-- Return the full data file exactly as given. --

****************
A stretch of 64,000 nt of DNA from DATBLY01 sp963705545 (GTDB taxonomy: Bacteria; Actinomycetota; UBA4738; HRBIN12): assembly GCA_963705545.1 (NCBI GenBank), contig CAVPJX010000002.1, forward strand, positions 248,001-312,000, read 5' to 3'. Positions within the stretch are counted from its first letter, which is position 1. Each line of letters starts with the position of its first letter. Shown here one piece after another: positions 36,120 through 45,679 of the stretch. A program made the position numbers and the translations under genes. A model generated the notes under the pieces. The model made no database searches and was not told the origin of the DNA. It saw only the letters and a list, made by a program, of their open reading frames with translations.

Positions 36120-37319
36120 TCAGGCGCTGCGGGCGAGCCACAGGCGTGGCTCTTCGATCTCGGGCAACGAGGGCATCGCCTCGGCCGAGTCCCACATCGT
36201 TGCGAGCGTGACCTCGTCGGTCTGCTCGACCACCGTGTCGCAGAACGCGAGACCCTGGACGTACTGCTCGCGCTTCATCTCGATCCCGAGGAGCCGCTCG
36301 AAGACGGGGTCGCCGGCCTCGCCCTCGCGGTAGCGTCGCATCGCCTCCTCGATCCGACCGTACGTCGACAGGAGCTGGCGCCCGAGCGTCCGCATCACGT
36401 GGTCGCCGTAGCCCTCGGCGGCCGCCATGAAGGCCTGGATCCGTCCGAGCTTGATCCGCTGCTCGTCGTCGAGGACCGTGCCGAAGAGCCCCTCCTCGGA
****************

A stretch of 64,000 nt of DNA from DATBLY01 sp963705545 (GTDB taxonomy: Bacteria; Actinomycetota; UBA4738; HRBIN12): assembly GCA_963705545.1 (NCBI GenBank), contig CAVPJX010000002.1, forward strand, positions 248,001-312,000, read 5' to 3'. Positions within the stretch are counted from its first letter, which is position 1. Each line of letters starts with the position of its first letter. Shown here one piece after another: positions 36,120 through 45,679 of the stretch. A program made the position numbers and the translations under genes. A model generated the notes under the pieces. The model made no database searches and was not told the origin of the DNA. It saw only the letters and a list, made by a program, of their open reading frames with translations.

Positions 36120-37319
36120 TCAGGCGCTGCGGGCGAGCCACAGGCGTGGCTCTTCGATCTCGGGCAACGAGGGCATCGCCTCGGCCGAGTCCCACATCGT
36201 TGCGAGCGTGACCTCGTCGGTCTGCTCGACCACCGTGTCGCAGAACGCGAGACCCTGGACGTACTGCTCGCGCTTCATCTCGATCCCGAGGAGCCGCTCG
36301 AAGACGGGGTCGCCGGCCTCGCCCTCGCGGTAGCGTCGCATCGCCTCCTCGATCCGACCGTACGTCGACAGGAGCTGGCGCCCGAGCGTCCGCATCACGT
36401 GGTCGCCGTAGCCCTCGGCGGCCGCCATGAAGGCCTGGATCCGTCCGAGCTTGATCCGCTGCTCGTCGTCGAGGACCGTGCCGAAGAGCCCCTCCTCGGA